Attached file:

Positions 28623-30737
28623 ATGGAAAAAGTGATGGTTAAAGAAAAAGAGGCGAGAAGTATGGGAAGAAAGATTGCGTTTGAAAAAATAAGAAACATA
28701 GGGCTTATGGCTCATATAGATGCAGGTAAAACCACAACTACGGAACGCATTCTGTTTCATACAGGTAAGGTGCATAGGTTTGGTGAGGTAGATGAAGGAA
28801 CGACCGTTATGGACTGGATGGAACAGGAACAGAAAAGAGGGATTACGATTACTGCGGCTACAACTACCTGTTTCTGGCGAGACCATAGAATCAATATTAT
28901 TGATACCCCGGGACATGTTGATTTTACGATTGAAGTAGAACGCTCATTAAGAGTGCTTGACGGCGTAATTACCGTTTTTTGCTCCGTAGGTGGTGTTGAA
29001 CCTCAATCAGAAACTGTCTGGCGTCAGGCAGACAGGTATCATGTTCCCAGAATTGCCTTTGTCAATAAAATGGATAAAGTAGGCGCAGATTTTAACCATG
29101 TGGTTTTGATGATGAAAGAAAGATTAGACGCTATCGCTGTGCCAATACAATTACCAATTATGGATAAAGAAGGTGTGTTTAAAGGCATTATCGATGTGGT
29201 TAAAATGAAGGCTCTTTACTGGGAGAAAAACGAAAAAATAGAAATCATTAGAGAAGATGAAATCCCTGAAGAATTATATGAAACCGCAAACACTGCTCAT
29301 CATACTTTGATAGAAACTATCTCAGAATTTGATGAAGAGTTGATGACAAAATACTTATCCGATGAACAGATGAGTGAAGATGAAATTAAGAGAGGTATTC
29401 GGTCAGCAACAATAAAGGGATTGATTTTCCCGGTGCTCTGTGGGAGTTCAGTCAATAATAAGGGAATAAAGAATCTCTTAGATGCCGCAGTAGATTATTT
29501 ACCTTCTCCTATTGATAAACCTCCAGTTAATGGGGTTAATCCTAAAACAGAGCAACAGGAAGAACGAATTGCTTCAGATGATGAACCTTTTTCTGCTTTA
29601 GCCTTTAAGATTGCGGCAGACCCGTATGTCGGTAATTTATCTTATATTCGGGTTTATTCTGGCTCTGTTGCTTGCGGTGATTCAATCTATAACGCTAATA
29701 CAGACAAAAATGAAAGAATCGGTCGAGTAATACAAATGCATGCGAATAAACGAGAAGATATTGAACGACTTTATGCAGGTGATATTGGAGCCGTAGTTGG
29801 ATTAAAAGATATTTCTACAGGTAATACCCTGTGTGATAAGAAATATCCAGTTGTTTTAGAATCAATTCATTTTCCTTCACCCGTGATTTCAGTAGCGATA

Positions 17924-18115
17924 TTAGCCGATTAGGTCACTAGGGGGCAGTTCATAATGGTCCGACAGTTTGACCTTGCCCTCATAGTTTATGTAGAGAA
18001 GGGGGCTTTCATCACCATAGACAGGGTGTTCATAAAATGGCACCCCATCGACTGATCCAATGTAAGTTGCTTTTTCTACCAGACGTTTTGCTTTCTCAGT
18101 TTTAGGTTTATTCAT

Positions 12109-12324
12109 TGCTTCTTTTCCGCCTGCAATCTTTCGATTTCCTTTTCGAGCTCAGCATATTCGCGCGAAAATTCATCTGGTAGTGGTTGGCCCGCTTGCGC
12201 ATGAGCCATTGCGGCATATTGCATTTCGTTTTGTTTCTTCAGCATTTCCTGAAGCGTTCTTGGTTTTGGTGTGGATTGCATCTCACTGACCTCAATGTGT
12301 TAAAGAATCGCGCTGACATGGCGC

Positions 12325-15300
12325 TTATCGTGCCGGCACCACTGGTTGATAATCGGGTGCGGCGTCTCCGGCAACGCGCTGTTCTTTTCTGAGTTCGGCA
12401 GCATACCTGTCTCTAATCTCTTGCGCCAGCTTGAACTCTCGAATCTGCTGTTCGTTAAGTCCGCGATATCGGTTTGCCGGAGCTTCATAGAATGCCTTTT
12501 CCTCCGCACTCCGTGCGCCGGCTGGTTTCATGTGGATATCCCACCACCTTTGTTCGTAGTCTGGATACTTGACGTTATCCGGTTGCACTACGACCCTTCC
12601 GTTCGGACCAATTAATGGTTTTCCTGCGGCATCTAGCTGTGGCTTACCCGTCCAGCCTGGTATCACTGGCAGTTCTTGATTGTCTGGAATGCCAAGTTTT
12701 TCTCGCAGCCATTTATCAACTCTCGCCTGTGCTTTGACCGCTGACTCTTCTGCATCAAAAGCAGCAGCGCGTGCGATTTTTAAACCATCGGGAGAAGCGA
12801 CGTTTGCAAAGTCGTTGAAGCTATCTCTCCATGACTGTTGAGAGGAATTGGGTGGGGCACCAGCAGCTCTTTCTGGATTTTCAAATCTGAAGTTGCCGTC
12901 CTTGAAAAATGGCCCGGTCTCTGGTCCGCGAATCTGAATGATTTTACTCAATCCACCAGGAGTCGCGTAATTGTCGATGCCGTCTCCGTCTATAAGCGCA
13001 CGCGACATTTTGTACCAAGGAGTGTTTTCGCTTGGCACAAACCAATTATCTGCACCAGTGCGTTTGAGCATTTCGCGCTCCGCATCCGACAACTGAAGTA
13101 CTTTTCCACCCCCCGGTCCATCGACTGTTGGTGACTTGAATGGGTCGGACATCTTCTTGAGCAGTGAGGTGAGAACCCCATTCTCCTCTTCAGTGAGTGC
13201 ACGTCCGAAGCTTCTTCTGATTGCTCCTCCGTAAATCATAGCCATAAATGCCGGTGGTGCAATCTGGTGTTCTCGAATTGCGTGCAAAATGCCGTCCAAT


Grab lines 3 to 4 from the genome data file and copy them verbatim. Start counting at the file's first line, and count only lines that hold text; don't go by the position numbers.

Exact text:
28701 GGGCTTATGGCTCATATAGATGCAGGTAAAACCACAACTACGGAACGCATTCTGTTTCATACAGGTAAGGTGCATAGGTTTGGTGAGGTAGATGAAGGAA
28801 CGACCGTTATGGACTGGATGGAACAGGAACAGAAAAGAGGGATTACGATTACTGCGGCTACAACTACCTGTTTCTGGCGAGACCATAGAATCAATATTAT